PITTSFIELD, Mass. — A candlelight vigil to honor her life and legacy of Jahaira DeAlto is being held Saturday at 5 p.m. at Pontoosuc Park.
The former Pittsfield resident and transgender activist was murdered Sunday in Boston. The vigil is being organized by Berkshire Pride, her former workplace the Elizabeth Freeman Center, and Christopher Liljeholm, who has been involved in Berkshire Pride events.
"Jahaira was a one of a kind, and just so special," said Helen Moon, the center's development and communications coordinator and Ward 1 councilor. "The Berkshire community and the LGBTQ-plus community, we're not the only ones that have a significant loss, I really believe that just the community at large, we are all at a loss for having lost Jahaira."
DeAlto, 42, and Fatima Yasin, 27, were reportedly stabbed to death in DeAlto's Dorchester home. Yasin's husband, Marcus Chavis, 34, was arrested in the murders.
"Ballroom legend from the House of Balenciaga, Jahaira was a loyal friend, a fierce advocate, and a mother/grandmother/auntie to many. Her unconditional love was felt by all who met her and her kind and funny spirit left its mark on the Berkshires — from the classrooms at Berkshire Community College to the offices of Elizabeth Freeman Center, from helping launch the first Transgender Day of Remembrance and Berkshire Pride Festival to 'being all the things' as she liked to say," the Freeman Center and Berkshire Pride wrote in a joint press release.
DeAlto was a counselor for domestic violence and sexual assault victims at the Freeman Center and was most recently was a Safelink coordinator for Casa Myrna in Boston's South End. She was also a board member of Berkshire Pride and the Freeman Center's LGBTQIA+ Access Project.
She graduated from Berkshire Community College in 2019 and was studying social work at Simmons University.
A transgender rights and social justice activist, DeAlto was passionate about ending violence and was known to be a moving and eloquent public speaker. Moon said she lived her daily life as her authentic self and in turn, exposed and attempted to normalized the trans experience to show that "it's not somebody else, it's not 'the other,' it's not a different group, but it's somebody you know."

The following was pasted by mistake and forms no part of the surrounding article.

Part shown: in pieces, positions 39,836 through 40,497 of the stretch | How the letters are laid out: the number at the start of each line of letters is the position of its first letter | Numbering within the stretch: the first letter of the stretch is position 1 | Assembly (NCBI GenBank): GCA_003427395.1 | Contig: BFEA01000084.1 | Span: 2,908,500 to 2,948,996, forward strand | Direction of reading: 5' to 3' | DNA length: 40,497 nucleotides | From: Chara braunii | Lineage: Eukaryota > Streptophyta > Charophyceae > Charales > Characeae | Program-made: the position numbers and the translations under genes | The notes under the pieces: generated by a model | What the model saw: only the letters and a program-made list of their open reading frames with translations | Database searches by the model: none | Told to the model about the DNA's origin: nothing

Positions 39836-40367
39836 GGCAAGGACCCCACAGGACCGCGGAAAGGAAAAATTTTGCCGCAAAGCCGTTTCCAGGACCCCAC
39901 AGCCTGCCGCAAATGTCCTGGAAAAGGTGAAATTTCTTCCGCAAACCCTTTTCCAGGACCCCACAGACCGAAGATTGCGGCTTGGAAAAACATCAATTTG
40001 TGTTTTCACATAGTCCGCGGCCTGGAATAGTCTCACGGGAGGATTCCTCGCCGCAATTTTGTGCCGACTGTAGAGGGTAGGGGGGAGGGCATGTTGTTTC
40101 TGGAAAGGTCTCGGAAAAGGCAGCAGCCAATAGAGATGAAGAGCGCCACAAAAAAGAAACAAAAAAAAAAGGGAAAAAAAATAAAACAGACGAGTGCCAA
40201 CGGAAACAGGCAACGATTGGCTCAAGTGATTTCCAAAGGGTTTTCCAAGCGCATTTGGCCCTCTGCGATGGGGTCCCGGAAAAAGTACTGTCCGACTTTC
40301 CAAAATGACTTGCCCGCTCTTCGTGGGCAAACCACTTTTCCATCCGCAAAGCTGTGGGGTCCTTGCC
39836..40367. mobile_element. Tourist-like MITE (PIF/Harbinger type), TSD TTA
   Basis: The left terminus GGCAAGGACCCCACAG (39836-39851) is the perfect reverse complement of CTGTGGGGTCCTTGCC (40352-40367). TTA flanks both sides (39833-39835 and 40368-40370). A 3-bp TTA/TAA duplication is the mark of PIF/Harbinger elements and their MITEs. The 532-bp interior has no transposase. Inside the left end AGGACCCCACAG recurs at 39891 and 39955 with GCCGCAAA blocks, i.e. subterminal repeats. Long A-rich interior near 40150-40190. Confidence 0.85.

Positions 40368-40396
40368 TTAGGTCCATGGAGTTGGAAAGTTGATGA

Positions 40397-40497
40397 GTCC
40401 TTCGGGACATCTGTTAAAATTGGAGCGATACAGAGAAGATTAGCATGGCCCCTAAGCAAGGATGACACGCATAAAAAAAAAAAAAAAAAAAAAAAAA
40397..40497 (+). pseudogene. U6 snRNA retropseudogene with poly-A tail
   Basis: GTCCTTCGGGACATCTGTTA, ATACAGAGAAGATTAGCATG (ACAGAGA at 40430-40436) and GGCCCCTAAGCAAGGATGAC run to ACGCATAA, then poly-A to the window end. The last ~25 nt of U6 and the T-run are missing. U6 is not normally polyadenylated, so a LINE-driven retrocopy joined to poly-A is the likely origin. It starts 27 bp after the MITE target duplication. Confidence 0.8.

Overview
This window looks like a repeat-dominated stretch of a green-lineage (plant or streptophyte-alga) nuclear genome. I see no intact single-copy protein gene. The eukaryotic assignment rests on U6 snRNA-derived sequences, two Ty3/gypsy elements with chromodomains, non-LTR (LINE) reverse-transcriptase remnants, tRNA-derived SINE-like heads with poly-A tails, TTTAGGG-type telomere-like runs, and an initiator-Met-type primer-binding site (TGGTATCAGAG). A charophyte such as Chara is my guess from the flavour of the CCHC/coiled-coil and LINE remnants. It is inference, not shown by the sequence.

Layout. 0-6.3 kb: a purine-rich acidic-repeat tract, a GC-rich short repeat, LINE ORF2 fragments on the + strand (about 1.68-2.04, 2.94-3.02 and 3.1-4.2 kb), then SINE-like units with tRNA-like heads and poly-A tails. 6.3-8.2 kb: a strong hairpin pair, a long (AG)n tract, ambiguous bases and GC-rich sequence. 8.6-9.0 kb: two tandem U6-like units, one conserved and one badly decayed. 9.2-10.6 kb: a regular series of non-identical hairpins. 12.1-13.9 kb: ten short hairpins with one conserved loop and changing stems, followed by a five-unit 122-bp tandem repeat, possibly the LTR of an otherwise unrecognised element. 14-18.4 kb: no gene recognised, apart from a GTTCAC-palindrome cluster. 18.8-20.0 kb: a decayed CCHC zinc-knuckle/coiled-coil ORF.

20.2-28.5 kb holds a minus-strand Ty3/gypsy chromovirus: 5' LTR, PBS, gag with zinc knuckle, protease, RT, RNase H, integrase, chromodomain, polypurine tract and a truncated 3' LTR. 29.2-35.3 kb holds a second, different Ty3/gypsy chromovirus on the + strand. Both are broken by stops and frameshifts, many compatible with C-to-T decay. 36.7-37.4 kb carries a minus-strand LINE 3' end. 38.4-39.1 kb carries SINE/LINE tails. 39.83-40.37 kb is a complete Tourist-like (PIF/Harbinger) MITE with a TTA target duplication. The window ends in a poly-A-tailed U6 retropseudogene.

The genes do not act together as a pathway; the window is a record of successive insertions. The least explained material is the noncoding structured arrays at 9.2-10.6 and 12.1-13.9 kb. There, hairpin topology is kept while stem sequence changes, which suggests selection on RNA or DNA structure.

"If you ever had the opportunity to listen to Jahaira speak, she was somebody that was an amazing orator and teacher and saw a vision for the future that was safe, and she really lived her life that way," Moon said.
Statistically, more than 50 percent of transgender individuals have experienced sexual or domestic violence, Moon said, compared to the general population.
Transgender people statistically have a shorter life expectancy, she said, as many never get to celebrate their 40th birthday.
"The impact of violence on the trans community is is disproportionate, it's a public health crisis," Moon asserted.
DeAlto had noted she was several years past her life expectancy in 2018 during a vigil for another transgender woman murdered in a domestic violence incident, Christa Leigh Steele-Knudslien of North Adams.
"Those kind of numbers and statistics are just so scary, and I know that many members of the trans community not only grieve the loss of people that they know, but also live in fear of becoming a statistic themselves," Moon said. "We don't want the trans community -- we don't want anybody -- to become a statistic, we want people to live their authentic lives and be able to thrive because that's what the American dream is."
Attendees of the vigil are asked to wear masks and abide by social distancing protocols.
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